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Moonbeams and Sunbeams: Moonbeams Festival 2014

With the GPS set at 'somewhere on the North Yorkshire Wolds' and the windows on both sides of the car wound down as far as they could possibly go, I made my way north to my first Moonbeams Festival. Leila Cooper, music promoter, people person and general all round good egg, has been putting this festival on for about six years now and having been told by a number of people just how wonderful the event is, I marked the dates in the Northern Sky diary in thick black indelible ink, dog-eared the corner of the page and just to be on the safe side, popped a book mark in there too. This year I was definitely going to my first Moonbeams Festival to see what it's all about.

The weather was particularly kind on Friday afternoon as I negotiated the narrow lanes leading up towards the small village of Hunmanby, home of the nearby Wold Top Brewery (yes, this festival takes place in a brewery!), possibly too kind judging by the red arms hanging out some of the passing car windows. Scuttling along the narrow lanes suitable for one vehicle only, I soon caught sight of the tip of the yellow and blue circus marquee in the distance, which would house the main stage over the weekend. There was an immediate sense of community as I approached the camping area, with both stewards and fellow campers alike offering help with directions and tent erecting skills respectively. With a light breeze up on the Wolds, it was handy to have my newfound weekend neighbours Ronnie and Andy around to help keep my tent this side of Filey. Even on a hot sunny day, the Wolds can soon drum up the occasional strong breeze.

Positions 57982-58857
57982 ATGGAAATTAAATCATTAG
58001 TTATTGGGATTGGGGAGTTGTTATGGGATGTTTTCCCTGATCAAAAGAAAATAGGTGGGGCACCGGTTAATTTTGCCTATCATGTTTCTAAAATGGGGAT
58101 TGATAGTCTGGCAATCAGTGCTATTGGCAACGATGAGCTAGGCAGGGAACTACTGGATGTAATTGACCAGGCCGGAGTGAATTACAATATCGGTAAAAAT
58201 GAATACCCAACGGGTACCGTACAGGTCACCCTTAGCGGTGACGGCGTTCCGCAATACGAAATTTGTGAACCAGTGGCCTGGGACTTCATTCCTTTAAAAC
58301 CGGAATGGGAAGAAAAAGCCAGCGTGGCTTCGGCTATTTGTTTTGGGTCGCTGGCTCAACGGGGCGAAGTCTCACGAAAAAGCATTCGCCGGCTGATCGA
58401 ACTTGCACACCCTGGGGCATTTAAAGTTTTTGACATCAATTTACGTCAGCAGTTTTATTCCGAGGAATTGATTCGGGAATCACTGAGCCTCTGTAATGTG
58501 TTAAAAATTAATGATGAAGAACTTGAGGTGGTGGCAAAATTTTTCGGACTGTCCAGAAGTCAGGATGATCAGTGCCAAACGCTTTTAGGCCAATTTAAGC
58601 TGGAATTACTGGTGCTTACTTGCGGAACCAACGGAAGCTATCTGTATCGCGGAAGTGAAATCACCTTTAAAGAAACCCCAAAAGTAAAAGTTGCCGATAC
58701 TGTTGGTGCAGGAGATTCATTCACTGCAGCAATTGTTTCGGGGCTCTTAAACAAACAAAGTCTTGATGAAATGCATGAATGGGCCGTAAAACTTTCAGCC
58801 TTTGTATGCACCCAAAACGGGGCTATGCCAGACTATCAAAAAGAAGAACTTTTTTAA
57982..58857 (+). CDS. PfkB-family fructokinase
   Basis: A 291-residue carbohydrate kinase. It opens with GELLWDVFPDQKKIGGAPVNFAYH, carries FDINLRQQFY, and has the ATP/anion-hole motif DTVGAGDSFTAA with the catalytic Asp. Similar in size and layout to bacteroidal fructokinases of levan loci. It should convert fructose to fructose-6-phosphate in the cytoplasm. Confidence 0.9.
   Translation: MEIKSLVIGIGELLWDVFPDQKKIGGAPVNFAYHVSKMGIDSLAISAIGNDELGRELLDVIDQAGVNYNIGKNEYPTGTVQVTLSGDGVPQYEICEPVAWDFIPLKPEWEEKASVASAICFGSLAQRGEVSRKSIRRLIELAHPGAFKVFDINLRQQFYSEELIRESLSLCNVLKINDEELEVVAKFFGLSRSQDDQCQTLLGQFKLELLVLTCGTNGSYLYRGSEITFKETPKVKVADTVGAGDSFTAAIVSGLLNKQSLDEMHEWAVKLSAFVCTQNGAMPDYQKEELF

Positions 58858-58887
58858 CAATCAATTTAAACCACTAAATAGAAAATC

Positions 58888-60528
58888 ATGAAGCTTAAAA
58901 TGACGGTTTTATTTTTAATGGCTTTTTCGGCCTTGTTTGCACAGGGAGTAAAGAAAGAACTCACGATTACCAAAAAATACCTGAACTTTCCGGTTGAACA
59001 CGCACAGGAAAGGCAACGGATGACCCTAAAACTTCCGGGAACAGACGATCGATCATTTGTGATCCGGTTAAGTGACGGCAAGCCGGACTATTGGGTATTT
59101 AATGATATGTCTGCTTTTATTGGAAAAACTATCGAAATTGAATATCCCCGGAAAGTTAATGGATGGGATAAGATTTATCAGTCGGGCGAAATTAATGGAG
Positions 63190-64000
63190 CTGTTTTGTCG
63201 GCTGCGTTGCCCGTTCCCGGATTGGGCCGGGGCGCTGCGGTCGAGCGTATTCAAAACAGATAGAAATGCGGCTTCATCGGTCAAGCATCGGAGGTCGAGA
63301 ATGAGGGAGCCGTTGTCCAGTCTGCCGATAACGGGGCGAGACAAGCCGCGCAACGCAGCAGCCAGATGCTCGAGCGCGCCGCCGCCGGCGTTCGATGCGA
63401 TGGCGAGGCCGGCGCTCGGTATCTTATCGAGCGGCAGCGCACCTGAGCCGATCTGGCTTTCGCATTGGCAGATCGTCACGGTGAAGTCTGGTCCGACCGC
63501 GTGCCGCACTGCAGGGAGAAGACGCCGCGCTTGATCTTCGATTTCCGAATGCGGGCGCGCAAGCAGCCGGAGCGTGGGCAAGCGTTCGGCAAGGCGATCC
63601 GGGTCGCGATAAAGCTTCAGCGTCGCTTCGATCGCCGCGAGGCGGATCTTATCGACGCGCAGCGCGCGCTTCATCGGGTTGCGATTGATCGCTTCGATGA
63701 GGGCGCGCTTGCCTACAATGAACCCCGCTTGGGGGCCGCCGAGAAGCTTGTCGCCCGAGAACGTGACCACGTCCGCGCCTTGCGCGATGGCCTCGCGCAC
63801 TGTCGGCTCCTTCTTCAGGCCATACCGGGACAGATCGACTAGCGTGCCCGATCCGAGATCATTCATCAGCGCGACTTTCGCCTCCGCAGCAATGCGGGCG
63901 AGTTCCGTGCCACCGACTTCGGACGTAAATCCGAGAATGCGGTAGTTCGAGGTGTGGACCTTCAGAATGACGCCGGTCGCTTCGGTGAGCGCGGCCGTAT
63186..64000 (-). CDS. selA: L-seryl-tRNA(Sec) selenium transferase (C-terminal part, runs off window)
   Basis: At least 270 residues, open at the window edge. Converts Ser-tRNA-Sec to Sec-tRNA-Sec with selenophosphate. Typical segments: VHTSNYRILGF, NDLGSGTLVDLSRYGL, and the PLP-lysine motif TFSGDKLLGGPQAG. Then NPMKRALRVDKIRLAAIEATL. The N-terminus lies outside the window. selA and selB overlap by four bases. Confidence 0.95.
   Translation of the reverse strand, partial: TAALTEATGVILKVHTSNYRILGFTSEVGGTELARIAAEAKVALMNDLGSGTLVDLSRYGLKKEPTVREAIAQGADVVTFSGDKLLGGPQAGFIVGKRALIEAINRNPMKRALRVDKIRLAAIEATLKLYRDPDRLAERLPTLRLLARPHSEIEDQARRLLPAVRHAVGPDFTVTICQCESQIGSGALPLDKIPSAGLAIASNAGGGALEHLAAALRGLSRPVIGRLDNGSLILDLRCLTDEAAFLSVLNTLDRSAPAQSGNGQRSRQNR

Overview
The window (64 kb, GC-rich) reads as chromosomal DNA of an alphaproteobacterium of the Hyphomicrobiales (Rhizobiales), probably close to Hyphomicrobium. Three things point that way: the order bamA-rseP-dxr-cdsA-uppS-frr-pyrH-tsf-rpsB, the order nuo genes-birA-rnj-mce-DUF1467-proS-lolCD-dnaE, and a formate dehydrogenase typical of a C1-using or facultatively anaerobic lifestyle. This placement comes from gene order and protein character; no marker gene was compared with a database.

Once I was suitably settled in my new environment, I was eager to look around the festival site and familiarise myself with the geography, which was made all the more easier for me with Leila by my side to give me a guided tour. Five minutes later I was completely up to speed and fully aware that those who visit the festival don't have to do an awful lot of walking, everything being in such close proximity. My basic senses were immediately aroused by the blend of sights, sounds and smells combined; the colourful garden and courtyard in full bloom, bands sound checking on both stages (the main stage and the garden stage) together with the enticing aroma of the legendary Moonbeams curry being served. The anticipation was tangible as friends of the festival new and old began to arrive. Once all the tents, tourers and camper vans were in place, the Nick Rooke Band delivered a fine opening performance on the garden stage, finding an immediate rapport with everyone in the packed marquee as Gerry and Ani McNeice made sure the band sounded as good as they possibly could. The Moonbeams Festival 2014 was underway. 

After the two opening sets, the second set provided by the all-female five-piece Raven, both bands effectively easing the festival into action, the main stage was all sound-checked and ready to go as Andy Atkinson took to the stage to introduce a humdinger of a concert featuring Peatbog Faeries, Breabach and the newly revitalised 4 Square. The new line-up of the four-piece band features the dextrous mandolin playing of Michael Giverin, together with Nicola Lyons, Jim Molyneux and Dan Day on fiddle, piano and percussion respectively. Nicola also threw in some clog dancing for good measure. After the young band's opening set, the audience was treated to a veritable feast of Scottish music supplied by two of the finest Celtic bands on the music scene today. The contrasting sounds of the two highly distinctive bands, kept the momentum going throughout the evening, with Breabach providing a handful of songs to augment what was essentially an instrumental concert. It was the highly charged energy of Peatbog Faeries though that caught the imagination of the audience, the band giving a powerhouse performance that truly saw the festival in.